We were over in North Conway at a work meeting this afternoon and stopped off at Whittaker Woods for a run before heading home. It was bright and sunny and warm. Mt. Washington and all the Presidentials were visible at the top of one of the hills in the woods, shimmering in the sun, their peaks all white. We were laughing and stomping through mud and puddles. I beat Ryan on a few of the uphills and he, of course, sailed down the hills much faster than I. It was a nice respite after several hours of meetings.

But when we got back to the car and Ryan picked up his phone, all he could say was "Oh my god, oh my god." We read bits and pieces of the news. That two bombs had exploded near the finish line of the Boston Marathon. A place both of us have been before. The finish line is crowded and boisterous, full of energy and celebration, and most of all, full of people. And today, in this special place, in the midst of a community of runners and family who were there to celebrate accomplishments and enjoy the day, something horrible took place. It is so sad. So senseless. So heartbreaking.

I am happy to be able to report that all of our friends who were down there either running or spectating or volunteering at the race are OK, but my heart breaks for those who were injured or killed in a place that is so special to so many. My heart breaks for those still out on the course, who worked so hard, who were stopped a few miles from their goal because some selfish sick someone did something as horrible as this. I want to cry and scream and gather up Sam in a big bear hug and protect her from that which I have no control over. Why does this happen? Why does someone do something like this? And how can we stop it? I wish I knew the answers. But amidst the chaos and hurt and sadness, my heart also breathes a sigh of relief to hear the stories of people crossing the finish line and going directly to help the injured or to donate blood, for all the friends and family who were looking out for us and our friends this afternoon, who wondered if we were all OK. I wish I could assume Sam, and myself, that there were no "bad people" out there, but there is indeed a lot of good still in this world, and for that I am thankful.

Sunday, April 14, 2013

Trails and Ocean

Ryan came home this afternoon after being away since Tuesday. We're all very glad he's home! A big thank you to Mom and Dad for helping me with Sam while he was gone and keeping her occupied multiple times so I could go to work and more importantly, go run! :-)

This morning, Sam and I went over to the house around 9:00 am, where Sam happily settled in with Neenie and Pippi. I headed down the trail from the backyard shortly thereafter. I ran towards Bowdoin first, doing two field loops before going back past the house and towards the Commons. Skies were overcast and there was a bit of spitting rain, but as I ran along, the day brightened up. I ran the long way through the Commons and then out onto Merepoint, where I ran into Jeremy of Atayne at the corner of Pennelville. We stopped to chat for a few minutes, both of us turning off our Garmins to do so :-) Ha! I hadn't yet decided whether I would run back out to Simpson's Point or take the turn and run the Coleman Farm trails. It was windy once I got out on the road, which made my decision an easy one - take the trails :-)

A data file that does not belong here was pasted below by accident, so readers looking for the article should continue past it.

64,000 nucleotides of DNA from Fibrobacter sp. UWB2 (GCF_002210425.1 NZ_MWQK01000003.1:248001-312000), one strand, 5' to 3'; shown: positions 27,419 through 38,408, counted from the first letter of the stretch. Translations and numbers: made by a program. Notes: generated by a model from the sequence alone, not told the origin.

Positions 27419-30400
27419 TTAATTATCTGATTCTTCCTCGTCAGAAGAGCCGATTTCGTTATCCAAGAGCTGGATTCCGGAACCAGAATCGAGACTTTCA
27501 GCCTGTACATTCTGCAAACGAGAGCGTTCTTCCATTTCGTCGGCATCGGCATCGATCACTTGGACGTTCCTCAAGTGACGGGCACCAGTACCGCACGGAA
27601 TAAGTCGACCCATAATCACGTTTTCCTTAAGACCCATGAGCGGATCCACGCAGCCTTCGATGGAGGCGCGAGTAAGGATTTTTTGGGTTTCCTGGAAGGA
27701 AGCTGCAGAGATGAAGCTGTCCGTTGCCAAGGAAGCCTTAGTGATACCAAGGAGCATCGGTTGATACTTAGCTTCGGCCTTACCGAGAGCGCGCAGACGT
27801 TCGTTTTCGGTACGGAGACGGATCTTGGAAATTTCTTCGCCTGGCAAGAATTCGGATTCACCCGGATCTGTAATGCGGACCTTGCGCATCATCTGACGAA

I haven't been out on these trails very often, and I was surprised to find that the main trail was more of a wide open grassy old road than I remembered. I meandered along the road, which hugged the fields and then went down towards the ocean. At the end of the peninsula, I stopped at the edge of the woods, looking out into the tidal marsh area and the water beyond. Very pretty view, but grey today. Still lovely though. The second part of the loop was narrow singletrack that twisted and turned along the marsh edge and up through the woods. Then back along the old grassy road to Pennelville. It was a nice way to be able to run some additional trail miles out this way, and definitely a nice out-and-back. I added on a bit more road to get in more mileage, and then returned through the Commons the way I had come.

I wasn't truly pushing it on this run, but I purposefully wasn't dawdling either. I ended up with 12 miles in 1:48:48. Felt decent and was happy for a good run.

Flora and fauna notes: I saw some trout lily leaves popping up through the brown leaf matter on the forest floor along the singletrack out in the Coleman Farm trails, which was very exciting, but otherwise, the woods were still pretty brown. Found one patch of Glory of the Snows at the edge of the fields, and some Coltsfoot blooming along the edge of the dirt road I ran out in Pennelville. Saw the pair of Bluebirds again out in the open Pennelville fields, and a few phoebes too. Spotted some type of warbler out in the woods at Coleman Farms. Couldn't quite tell what it was - stopped and got a good glimpse of its rump and belly but couldn't see it's head. As far as I could tell the whole underside was yellow but the wings appeared grey/olive color. Maybe a Nashville or Yellow Warbler?